Male privilege, like any privilege, has been so completely assimilated into society that its benefactors are almost oblivious to its existence. Something like walking home alone at night, feeling safe, is so easy for men. So natural, that it doesn’t warrant a second thought. Women, unfortunately, can’t say the same. We don’t know the feeling of walking alone without fear in India, neither on a crowded road nor a deserted one.
Only last week, I had to make a short walk from where a cab dropped me off after dinner with a friend to my home. It was around 11 PM, so it was a wonder how I had the courage to take a cab at that ungodly hour in Delhi. Ever so often during the walk home, which was hardly five minutes, I was throwing furtive glances behind and beside myself.
Women will know exactly what I’m talking about. For men lost on the context, my senses were on-guard and alert for any strangers who may be following to grab either my bag or me.
All this while, between the hyper-vigilance, I was aware of the ‘surreallness’ of the situation. Wasn’t it awfully unfair that men feel free to dawdle along on streets at night as if they own them, while for women, even a short walk is crippled by fear of being groped or catcalled or ogled at or raped?
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Latest data from the National Crime Records Bureau (NCRB) shows that there were 371503 cases of crime against women recorded in 2020. Rape cases averaged about 77 a day. Delhi, infamously known as the ‘rape capital of India’ the world over, clocked 997 rapes during the year, topping the list of Union Territories in this regard. More here.
Poor road lighting, bad infrastructure, lack of security personnel – all this and more contribute to making women’s experiences in public spaces unsafe. Street harassment can happen just about anywhere, from a busy market where a man may deliberately graze his hand against your breast or at a desolate bus station when you’re waiting for the train to pull in and notice someone has been tailing you.
It doesn’t help that popular entertainment has turned street stalking or rape into a comedy gag. A man tailing a woman, prompting her to walk faster, is packaged as a joke. But who’s chuckling? Women definitely aren’t.
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Do men realise how terrifying even the impression of being followed is to women? It’s the stuff of nightmares. Cases like the 2012 Delhi gangrape and 2019 Hyderabad gangrape have heightened caution for women out on the streets at night. So much so that our safety obsessively captures our unequivocal attention when it gets dark.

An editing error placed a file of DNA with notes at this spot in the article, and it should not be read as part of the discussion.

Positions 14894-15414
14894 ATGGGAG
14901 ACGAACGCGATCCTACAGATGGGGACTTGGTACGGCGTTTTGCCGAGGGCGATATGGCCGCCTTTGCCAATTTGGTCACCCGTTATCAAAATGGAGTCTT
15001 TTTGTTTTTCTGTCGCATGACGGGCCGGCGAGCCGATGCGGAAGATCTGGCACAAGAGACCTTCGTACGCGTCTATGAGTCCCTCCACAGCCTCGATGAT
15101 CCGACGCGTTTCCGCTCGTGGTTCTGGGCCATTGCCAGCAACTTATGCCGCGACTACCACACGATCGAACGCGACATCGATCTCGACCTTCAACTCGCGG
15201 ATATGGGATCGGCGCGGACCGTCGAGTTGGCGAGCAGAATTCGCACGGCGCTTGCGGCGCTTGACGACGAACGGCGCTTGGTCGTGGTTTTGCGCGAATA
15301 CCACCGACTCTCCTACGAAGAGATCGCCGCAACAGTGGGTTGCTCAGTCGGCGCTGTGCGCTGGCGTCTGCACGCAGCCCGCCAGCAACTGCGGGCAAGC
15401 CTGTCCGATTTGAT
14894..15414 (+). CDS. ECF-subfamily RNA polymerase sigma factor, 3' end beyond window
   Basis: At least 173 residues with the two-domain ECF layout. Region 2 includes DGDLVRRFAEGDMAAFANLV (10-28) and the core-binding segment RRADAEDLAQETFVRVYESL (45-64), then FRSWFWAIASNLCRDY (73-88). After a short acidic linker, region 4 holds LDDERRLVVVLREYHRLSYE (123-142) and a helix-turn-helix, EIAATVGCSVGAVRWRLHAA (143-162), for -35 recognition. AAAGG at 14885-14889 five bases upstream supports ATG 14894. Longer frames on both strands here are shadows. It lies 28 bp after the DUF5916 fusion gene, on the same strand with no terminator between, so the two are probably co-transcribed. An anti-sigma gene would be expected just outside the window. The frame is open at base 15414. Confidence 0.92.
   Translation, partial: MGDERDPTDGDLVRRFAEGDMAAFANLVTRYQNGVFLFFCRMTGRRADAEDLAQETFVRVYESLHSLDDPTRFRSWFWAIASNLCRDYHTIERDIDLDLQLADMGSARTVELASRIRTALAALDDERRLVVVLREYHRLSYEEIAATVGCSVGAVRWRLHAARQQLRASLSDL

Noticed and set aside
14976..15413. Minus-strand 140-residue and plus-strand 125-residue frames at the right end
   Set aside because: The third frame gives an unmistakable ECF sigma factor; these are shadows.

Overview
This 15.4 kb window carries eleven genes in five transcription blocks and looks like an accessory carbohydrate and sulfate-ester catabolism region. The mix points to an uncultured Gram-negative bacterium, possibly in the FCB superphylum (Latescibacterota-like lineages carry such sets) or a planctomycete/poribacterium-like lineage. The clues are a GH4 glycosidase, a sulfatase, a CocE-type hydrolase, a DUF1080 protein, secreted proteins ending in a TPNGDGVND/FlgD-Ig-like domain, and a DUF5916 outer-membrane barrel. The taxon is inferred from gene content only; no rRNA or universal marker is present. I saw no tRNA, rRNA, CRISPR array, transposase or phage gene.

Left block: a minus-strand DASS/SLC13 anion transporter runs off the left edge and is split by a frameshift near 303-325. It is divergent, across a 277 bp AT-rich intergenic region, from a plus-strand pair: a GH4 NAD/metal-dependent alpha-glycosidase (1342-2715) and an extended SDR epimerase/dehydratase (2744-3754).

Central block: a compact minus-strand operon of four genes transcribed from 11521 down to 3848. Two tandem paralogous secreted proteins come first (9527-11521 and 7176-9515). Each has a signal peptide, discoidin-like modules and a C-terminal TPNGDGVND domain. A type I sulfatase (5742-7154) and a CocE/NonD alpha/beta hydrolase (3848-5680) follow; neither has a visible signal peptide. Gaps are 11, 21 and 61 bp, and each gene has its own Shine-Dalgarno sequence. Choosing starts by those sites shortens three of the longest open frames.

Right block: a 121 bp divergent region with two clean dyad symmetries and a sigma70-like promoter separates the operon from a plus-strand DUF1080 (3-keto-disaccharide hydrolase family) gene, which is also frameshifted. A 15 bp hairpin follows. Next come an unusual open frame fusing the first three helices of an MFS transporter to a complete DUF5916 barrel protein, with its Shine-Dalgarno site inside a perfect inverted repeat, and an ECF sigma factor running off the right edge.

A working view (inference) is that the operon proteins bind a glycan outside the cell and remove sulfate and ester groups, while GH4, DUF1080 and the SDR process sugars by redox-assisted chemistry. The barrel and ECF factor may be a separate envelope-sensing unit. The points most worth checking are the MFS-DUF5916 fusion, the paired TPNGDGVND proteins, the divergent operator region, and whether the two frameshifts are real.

We’re watchful of our safety, yes, but are authorities? Are those we have elected to power doing their duty towards making roads safer for us? Is a gender-responsive approach being taken to improve street planning? Are there enough surveillance and law and order systems in place to deter gender-based street crimes? No, instead we have politicians daring to blame women for being in deserted areas when rape occurs. Read about this reaction on the Mysuru gangrape last year.
A woman walking alone on a road, regardless of how familiar the locale is to her, can tell you at least ten ways things could go wrong. Should anyone be living in their own country in such fear?
What can men do? For starters, keep that male privilege in check. It is important to be sensitised to women’s safety and understand that the world isn’t as accessible to us as it is to you. But should that mean it warrants condescension? A man telling a woman he will protect her on the streets? That he will fight off goons for her? That with him, she is safe?
This does not paint a picture of hope for women. Should we have to be dependent on our fathers, brothers, boyfriends, friends, colleagues just to walk at night? Listen to us and be supportive allies. Join us in our demands – beside us, not a step ahead of us – for public safety.
Views expressed are the author’s own.
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